And now he has started he can’t seem to end
For he’s giving a lesson in how not to defend
As he takes on that full back and does it again.
It’s RUN and CROSS, RUN and CROSS,
When he can: if he can.
Now he’s on the back pages, it brings fans to the ground,
He’s mighty superior; his position’s safe and sound;
He’s young and he’s restless, but there’s things he can do
For the girls dig his looks and they dig for gold too.
So it’s all a bit hectic; Olaf’s contract is up,
And that’s why this agent will spice it all up;
For he’ll do a good job and the girls bring him luck -
So he says - and now Olaf’s wanted on both flanks and set
Where they’re shooting his looks in some new fangled specs -
How he loves all the extras; he’s an extra himself;
And they’ll pay him each word he spouts from his mouth.
And at Christmas he’s booked in for Babes in the Wood
When he’ll step on the stage in his strip, he’ll look good;
He’ll go round (I’m sure, in a faultless display),
As if trees were the players who stood in his way
And he’ll do it for real when it comes to match day.
It’s RUN and CROSS, RUN and CROSS.
Or he’ll do it on his own.
And here is the clue – when he jinks to the left,
He’s gone past their sweeper; his path has been swept;
There’s a good chance The Flying Finn will have the ball kept
A little while longer at his big happy feet,
It’s all one way traffic; it’s his one way street.
And two players behind him were both easy meat.
And the men at the front they have all gone tongue-tied
He won’t give them the ball; well, it’s no big surprise
Till he’s tripped it’s a free kick and also his demise.
And now in conclusion he must pass the ball
But not the one desperate who’s shouting who calls;
Now he’s back on the left flank and free of disgrace
For the free kick he took was him saving face.
(from Mr Footer’s Footloose Wanderers Verses)
Sunday, 3 June 2012
'Since its foundation in 1973, the Tyneside Poets has stayed together as a group with a clear commitment to encouraging hitherto unknown writers in the region and in developing a wider interest in literature.
Performances have been staged in many of the less usual places e.g. Haltwhistle, Hexham, Newburn, Morpeth, Ashington, Cramlington, Wallsend, Scotswood, in schools, in colleges, pubs, car parks and town centres.
Members have visited Sweden, Germany, Austria, Denmark and Iceland; shows have been presented on a number of local themes. This and more.
Where most literary organisations have simply featured readings by established names to largely student audiences, the Tyneside Poets have tried to go beyond this, including our open workshops on varied themes from the local translators' forum to an evening of Indian poetry, well attended by poets and other members of the local Indian community.'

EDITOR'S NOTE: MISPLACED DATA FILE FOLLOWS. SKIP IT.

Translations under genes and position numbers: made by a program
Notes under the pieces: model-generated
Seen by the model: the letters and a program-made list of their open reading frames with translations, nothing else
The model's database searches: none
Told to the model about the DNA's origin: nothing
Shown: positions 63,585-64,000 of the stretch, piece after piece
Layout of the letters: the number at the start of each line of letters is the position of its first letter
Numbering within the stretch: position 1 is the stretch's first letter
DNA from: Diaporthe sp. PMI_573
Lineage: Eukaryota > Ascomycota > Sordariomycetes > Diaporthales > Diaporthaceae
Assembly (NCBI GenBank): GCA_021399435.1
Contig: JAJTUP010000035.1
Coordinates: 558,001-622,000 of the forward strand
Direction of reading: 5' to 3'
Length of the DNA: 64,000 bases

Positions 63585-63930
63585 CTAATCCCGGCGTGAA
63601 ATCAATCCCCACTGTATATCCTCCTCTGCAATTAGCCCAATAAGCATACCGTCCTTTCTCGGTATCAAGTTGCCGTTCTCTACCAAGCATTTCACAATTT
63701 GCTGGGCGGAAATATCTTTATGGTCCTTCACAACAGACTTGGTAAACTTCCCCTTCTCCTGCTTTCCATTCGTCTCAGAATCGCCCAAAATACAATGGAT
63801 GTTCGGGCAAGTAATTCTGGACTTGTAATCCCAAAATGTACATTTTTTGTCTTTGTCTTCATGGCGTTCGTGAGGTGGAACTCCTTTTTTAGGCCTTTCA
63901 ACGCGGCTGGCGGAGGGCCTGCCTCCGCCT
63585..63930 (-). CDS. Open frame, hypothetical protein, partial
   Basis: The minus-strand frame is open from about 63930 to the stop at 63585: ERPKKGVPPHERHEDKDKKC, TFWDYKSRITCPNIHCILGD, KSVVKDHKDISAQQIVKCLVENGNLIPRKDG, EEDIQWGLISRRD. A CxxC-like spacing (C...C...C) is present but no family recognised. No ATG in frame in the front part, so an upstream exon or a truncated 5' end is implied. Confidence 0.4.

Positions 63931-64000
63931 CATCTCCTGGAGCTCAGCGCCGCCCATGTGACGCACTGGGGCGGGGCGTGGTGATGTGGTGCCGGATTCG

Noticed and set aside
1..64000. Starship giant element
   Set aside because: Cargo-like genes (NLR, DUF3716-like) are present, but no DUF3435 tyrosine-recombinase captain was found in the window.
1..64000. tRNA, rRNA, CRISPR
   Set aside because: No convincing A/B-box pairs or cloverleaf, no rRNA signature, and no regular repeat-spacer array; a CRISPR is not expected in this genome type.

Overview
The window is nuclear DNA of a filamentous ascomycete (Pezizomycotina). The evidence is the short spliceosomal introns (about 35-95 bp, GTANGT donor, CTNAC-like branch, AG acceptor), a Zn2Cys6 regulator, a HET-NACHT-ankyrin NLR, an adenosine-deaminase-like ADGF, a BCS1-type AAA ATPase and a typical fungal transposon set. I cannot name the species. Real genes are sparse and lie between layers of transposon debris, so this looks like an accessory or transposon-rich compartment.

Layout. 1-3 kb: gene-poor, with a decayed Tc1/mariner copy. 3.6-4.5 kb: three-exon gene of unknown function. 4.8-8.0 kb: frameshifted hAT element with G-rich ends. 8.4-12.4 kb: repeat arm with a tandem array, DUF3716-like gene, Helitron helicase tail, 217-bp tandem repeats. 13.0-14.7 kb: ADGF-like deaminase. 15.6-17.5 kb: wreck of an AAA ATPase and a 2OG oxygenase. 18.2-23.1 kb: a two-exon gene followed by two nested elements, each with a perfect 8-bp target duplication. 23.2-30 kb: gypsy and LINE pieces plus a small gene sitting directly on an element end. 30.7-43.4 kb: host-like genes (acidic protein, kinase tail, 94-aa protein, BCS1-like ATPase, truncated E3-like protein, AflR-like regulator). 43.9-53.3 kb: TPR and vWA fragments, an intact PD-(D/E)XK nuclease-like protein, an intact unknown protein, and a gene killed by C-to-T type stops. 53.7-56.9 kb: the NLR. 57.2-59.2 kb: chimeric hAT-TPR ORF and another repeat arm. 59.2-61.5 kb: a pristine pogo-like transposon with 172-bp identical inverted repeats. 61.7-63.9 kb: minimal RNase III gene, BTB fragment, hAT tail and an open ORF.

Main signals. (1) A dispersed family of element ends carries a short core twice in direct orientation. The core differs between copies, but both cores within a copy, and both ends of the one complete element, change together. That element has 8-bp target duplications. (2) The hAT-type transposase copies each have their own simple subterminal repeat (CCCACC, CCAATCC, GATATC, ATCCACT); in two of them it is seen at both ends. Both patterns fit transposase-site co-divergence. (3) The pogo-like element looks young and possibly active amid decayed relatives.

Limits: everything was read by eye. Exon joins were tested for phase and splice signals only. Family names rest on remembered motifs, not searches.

"Kiss of the sun for pardon
and birds for mirth."
(INSCRIPTION IN FORD CHURCH)
Coming in from wind and bright light, into
another sort of space, to listen....
To the rustle of feet on floors,
echoed in stone with the dust of centuries past.
How many churches like this one?
With bright light diffused into blue-yellow, soft against black plaques.
Wan Saints against artificial poppies and the remembrance of Rectors.
Yet this is different in spirit.
Arced in tree and overawed by a castle,
sun-drenched and bird-hung, no simple rise of
stones, filled with the smell of grass and dead flowers -
But vibrant with rough stone and polished wood.
Calling a solace and quiet comfort to those
still seeking peace.
Now steadied in a pattern of living, it remains,
unchanged for centuries.
Nine hours of boredom in the darkness,
humming the only Hebrew song we know as the
crippled express rocks us into Austria. In
the thick fog of our carriage, shabby families
doze; the children fight and scuffle down
crowded corridors or listen to the bristles
sprouting on their father's chins.
Nora's dream is a blurred travelogue of tattered
maps and orange groves, summer rotting the bright
globes of fruit.
We travel lighter than the rest, rolling to the
monotonous pant of steam as the engine strains
I strech out wet fingers to touch her lips,
stifling a groan; blood has caked on this steamy
pane/brown against the blinding glare of frost.
I ask one guard our time of arrival, he looks up
from his grimy clockface of playing cards and
stamps 'Who needs to know?' on the back of my wrist.
In all the confusion we've forgotten the name of
Nora still sleeps under my grey trenchcoat,
her skirt is melting against her thigh.